Thursday, July 26, 2007

Installation on Unix systems Apache 2.0 on Unix systems

You are highly encouraged to take a look at the » Apache Documentation to get a basic understanding of the Apache 2.0 Server.
PHP and Apache 2.0.x compatibility notes: The following versions of PHP are known to work with the most recent version of Apache 2.0.x:
PHP 4.3.0 or later available at »
the latest stable development version. Get the source code » or download binaries for Windows »
a prerelease version downloadable from »
you have always the option to obtain PHP through » anonymous CVS. These versions of PHP are compatible to Apache 2.0.40 and later.
Apache 2.0 SAPI-support started with PHP 4.2.0. PHP 4.2.3 works with Apache 2.0.39, don't use any other version of Apache with PHP 4.2.3. However, the recommended setup is to use PHP 4.3.0 or later with the most recent version of Apache2.
All mentioned versions of PHP will work still with Apache 1.3.x.
Download the most recent version of » Apache 2.0 and a fitting PHP version from the above mentioned places. This quick guide covers only the basics to get started with Apache 2.0 and PHP. For more information read the » Apache Documentation. The version numbers have been omitted here, to ensure the instructions are not incorrect. You will need to replace the 'NN' here with the correct values from your files.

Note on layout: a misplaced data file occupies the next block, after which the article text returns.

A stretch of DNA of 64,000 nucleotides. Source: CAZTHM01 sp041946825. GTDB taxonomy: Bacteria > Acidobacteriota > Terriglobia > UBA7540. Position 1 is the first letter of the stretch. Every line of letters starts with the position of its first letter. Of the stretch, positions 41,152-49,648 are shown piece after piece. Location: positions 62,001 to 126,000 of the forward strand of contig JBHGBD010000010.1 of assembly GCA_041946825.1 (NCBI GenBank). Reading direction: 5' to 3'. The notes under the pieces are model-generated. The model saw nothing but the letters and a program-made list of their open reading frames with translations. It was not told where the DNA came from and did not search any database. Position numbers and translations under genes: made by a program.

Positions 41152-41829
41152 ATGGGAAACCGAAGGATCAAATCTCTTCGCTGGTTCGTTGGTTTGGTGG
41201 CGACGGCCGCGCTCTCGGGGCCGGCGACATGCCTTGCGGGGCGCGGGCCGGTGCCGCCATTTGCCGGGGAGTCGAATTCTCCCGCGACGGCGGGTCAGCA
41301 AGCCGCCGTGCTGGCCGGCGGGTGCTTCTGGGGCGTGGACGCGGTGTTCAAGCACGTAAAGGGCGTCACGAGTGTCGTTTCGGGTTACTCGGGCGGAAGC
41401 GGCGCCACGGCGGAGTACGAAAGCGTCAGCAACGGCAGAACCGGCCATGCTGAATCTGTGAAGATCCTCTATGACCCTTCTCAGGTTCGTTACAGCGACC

1. gzip -d httpd-2_0_NN.tar.gz2. tar xvf httpd-2_0_NN.tar3. gunzip php-NN.tar.gz4. tar -xvf php-NN.tar5. cd httpd-2_0_NN6. ./configure --enable-so7. make8. make install Now you have Apache 2.0.NN available under /usr/local/apache2, configured with loadable module support and the standard MPM prefork. To test the installation use your normal procedure for starting the Apache server, e.g.: /usr/local/apache2/bin/apachectl start and stop the server to go on with the configuration for PHP: /usr/local/apache2/bin/apachectl stop.9. cd ../php-NN10. Now, configure your PHP. This is where you customize your PHP with various options, like which extensions will be enabled. Do a ./configure --help for a list of available options. In our example we'll do a simple configure with Apache 2 and MySQL support. Your path to apxs may differ, in fact, the binary may even be named apxs2 on your system. ./configure --with-apxs2=/usr/local/apache2/bin/apxs --with-mysql11. make12. make install If you decide to change your configure options after installation, you only need to repeat the last three steps. You only need to restart apache for the new module to take effect. A recompile of Apache is not needed. Note that unless told otherwise, 'make install' will also install PEAR, various PHP tools such as phpize, install the PHP CLI, and more. 13. Setup your php.ini cp php.ini-dist /usr/local/lib/php.ini You may edit your .ini file to set PHP options. If you prefer having php.ini in another location, use --with-config-file-path=/some/path in step 10. If you instead choose php.ini-recommended, be certain to read the list of changes within, as they affect how PHP behaves.14. Edit your httpd.conf to load the PHP module. The path on the right hand side of the LoadModule statement must point to the path of the PHP module on your system. The make install from above may have already added this for you, but be sure to check. For PHP 4: LoadModule php4_module modules/ For PHP 5: LoadModule php5_module modules/ 15. Tell Apache to parse certain extensions as PHP. For example, let's have Apache parse the .php extension as PHP. You could have any extension(s) parse as PHP by simply adding more, with each separated by a space. We'll add .phtml to demonstrate. AddType application/x-httpd-php .php .phtml It's also common to setup the .phps extension to show highlighted PHP source, this can be done with: AddType application/x-httpd-php-source .phps 16. Use your normal procedure for starting the Apache server, e.g.: /usr/local/apache2/bin/apachectl start